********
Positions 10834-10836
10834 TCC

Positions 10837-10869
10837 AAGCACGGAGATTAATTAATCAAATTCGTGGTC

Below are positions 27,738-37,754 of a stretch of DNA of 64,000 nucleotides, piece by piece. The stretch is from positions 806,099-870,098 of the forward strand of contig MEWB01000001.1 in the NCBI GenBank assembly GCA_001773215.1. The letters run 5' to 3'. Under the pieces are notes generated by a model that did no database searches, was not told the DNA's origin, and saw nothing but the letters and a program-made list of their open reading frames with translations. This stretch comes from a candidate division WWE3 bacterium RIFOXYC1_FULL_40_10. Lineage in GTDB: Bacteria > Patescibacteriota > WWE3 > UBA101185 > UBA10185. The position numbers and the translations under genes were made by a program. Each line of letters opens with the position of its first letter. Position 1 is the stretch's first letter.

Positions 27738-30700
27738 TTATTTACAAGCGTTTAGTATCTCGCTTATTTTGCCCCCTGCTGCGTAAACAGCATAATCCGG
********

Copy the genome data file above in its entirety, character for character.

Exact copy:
Positions 10834-10836
10834 TCC

Positions 10837-10869
10837 AAGCACGGAGATTAATTAATCAAATTCGTGGTC

Below are positions 27,738-37,754 of a stretch of DNA of 64,000 nucleotides, piece by piece. The stretch is from positions 806,099-870,098 of the forward strand of contig MEWB01000001.1 in the NCBI GenBank assembly GCA_001773215.1. The letters run 5' to 3'. Under the pieces are notes generated by a model that did no database searches, was not told the DNA's origin, and saw nothing but the letters and a program-made list of their open reading frames with translations. This stretch comes from a candidate division WWE3 bacterium RIFOXYC1_FULL_40_10. Lineage in GTDB: Bacteria > Patescibacteriota > WWE3 > UBA101185 > UBA10185. The position numbers and the translations under genes were made by a program. Each line of letters opens with the position of its first letter. Position 1 is the stretch's first letter.

Positions 27738-30700
27738 TTATTTACAAGCGTTTAGTATCTCGCTTATTTTGCCCCCTGCTGCGTAAACAGCATAATCCGG